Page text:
Valgrinding Mochitests is quicker than it used to be. Back in the Firefox 4 days, it took about 14 CPU hours. Now it completes in about 5 hours. It may also be that Gecko is simply faster, giving less work for Valgrind to do. Given how resource-hungry Valgrind is, doing so is something of a challenge, requiring dodging timeouts, memory limits, sandboxes and proprietary driver blobs. But it is just about doable, and various bits of FirefoxOS-specific badness are in the process of getting cleaned up.
From a personal standpoint, this is very satisfying. We also have toolery TSan, Helgrind to find low level data races. Nathan Froyd and Christian Holler have made good progress in using them to detect races and in getting folks to fix those races, as tracked by metabug I look forward to the day when we can say that Mochitests is also free from detectable data races. Valgrind support on Yosemite has improved significantly in the past few months.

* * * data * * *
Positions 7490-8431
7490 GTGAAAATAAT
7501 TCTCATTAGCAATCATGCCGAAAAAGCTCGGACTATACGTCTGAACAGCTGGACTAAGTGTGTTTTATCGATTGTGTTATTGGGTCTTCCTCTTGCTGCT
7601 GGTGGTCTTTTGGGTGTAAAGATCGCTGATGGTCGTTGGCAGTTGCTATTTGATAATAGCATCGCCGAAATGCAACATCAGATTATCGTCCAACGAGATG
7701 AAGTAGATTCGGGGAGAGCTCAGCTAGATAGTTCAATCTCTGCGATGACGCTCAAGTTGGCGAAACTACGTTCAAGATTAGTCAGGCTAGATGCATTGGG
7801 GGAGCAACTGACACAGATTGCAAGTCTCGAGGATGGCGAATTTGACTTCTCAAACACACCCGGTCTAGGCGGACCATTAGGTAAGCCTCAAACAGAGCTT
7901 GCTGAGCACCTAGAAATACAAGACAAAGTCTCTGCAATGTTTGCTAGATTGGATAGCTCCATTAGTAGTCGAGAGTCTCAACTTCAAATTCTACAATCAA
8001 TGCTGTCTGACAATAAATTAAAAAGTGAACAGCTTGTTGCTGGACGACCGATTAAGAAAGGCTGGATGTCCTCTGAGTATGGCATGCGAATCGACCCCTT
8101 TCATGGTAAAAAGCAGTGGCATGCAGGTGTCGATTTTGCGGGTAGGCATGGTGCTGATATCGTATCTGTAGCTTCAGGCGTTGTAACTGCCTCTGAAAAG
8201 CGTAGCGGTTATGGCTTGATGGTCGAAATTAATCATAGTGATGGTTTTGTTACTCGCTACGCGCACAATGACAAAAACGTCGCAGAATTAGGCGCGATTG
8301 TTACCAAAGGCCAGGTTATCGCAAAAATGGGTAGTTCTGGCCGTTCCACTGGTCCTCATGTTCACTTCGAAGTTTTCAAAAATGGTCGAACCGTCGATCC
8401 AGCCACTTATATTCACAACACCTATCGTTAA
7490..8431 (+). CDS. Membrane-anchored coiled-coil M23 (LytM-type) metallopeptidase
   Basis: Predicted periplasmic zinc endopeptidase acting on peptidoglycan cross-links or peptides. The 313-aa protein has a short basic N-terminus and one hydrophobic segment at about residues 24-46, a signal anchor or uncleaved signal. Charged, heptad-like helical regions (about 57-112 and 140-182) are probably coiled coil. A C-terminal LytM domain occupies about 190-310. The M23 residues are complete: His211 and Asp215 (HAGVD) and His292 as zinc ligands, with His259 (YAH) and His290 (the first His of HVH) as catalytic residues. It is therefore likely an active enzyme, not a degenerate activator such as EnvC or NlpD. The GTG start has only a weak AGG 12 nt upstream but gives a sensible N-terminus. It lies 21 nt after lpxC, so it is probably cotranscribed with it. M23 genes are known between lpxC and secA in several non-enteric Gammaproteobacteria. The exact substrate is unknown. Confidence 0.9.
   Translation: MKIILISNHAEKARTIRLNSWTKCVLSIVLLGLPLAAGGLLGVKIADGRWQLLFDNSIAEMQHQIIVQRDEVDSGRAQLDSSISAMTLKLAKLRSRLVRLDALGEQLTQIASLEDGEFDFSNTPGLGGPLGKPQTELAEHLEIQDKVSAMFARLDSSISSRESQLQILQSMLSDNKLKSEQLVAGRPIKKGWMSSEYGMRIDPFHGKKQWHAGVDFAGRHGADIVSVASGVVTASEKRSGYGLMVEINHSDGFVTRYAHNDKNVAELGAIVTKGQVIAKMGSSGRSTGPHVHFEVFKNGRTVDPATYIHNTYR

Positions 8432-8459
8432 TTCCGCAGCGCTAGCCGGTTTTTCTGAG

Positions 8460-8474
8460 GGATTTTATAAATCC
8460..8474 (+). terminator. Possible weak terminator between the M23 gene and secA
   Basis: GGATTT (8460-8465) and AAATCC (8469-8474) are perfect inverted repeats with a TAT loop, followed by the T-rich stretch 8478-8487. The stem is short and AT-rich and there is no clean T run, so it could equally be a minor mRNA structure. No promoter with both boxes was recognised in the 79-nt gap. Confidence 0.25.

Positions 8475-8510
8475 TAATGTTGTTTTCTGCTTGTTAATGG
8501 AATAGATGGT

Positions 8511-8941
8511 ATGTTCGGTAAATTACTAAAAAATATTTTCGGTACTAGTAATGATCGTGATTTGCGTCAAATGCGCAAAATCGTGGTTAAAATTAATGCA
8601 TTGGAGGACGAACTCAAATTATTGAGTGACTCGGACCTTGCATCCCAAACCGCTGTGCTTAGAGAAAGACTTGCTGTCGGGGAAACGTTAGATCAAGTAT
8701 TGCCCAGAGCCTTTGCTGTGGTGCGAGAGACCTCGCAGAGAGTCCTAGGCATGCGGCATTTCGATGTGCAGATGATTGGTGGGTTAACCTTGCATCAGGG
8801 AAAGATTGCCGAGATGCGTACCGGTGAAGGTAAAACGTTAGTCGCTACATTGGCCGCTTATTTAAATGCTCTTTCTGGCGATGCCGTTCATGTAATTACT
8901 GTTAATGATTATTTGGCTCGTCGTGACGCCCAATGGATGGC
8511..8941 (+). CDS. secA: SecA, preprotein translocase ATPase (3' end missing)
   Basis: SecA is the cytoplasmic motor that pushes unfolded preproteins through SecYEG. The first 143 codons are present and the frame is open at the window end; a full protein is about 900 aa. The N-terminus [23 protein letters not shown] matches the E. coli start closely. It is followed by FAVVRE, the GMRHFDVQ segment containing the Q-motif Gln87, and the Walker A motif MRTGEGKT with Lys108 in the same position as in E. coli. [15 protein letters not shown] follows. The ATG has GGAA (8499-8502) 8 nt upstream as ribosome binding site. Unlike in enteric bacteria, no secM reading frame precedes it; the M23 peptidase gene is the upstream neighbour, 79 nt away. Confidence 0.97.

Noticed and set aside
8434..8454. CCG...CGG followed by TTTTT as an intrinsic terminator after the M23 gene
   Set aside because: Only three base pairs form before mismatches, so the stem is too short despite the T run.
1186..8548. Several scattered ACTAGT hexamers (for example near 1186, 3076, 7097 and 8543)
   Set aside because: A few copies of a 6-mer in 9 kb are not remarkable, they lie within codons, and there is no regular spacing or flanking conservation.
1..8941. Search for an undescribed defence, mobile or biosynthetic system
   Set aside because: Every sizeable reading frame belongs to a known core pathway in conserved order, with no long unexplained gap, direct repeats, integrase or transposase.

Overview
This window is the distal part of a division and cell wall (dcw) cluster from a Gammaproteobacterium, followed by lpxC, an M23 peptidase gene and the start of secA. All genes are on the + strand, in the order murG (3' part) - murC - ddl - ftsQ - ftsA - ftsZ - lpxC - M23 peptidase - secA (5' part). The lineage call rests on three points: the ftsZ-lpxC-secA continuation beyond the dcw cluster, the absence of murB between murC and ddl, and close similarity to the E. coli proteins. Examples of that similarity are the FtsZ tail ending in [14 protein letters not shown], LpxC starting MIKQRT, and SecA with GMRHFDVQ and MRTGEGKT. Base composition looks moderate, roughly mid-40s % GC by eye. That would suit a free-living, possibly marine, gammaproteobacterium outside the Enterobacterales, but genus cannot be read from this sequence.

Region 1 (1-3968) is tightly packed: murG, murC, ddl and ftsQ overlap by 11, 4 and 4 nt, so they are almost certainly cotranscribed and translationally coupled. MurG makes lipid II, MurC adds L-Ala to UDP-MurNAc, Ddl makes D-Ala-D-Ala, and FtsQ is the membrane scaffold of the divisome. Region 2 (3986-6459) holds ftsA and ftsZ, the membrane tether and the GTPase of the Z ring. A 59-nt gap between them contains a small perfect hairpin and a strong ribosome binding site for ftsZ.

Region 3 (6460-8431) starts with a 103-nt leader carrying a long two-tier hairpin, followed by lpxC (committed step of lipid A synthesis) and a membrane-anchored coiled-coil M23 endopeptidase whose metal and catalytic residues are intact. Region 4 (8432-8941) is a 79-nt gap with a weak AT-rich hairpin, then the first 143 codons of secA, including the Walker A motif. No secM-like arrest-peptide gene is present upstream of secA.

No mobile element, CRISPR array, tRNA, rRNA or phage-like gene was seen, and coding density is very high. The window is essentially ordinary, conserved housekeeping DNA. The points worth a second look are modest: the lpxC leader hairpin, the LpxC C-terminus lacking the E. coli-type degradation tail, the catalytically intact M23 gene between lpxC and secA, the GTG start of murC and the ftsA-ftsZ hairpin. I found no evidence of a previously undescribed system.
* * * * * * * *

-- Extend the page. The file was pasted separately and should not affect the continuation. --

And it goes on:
It is now feasible to run Firefox on Valgrind on Yosemite. Support for For various reasons, MacOS is a difficult target for Valgrind.
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Occasionally, the MacOS kernel will panic, for unknown reasons. But it does work. For serious use, you need to read that page. In the meantime, here is the minimal getting-started recipe. First, build Valgrind. Based on that analysis, I wrote a new lightweight unwinder library.
LUL — as it became known — is aimed directly at doing unwinding for profiling. Unwinding by stack scanning is also supported, although that should rarely be needed. I then start the desktop builds with the following environment variable settings:. What next for LUL? That will help to move it forward in the most immediately useful direction.
Pete Finnigan's Oracle Security Weblog
At least, if my numbers are not wrong. The title of this posting is misleading, though. I did some digging. Valgrind will, if asked nicely, print out the CFI unwinding rules as it stores them. It manages to summarise the unwind rule for each address range into just one line of text:. For libxul. That sounds like a lot of data. But those descriptions are immensely repetitive. Just how repetitive we can see by generating the descriptions, cutting off the address range part and throwing the rest through sort -u:.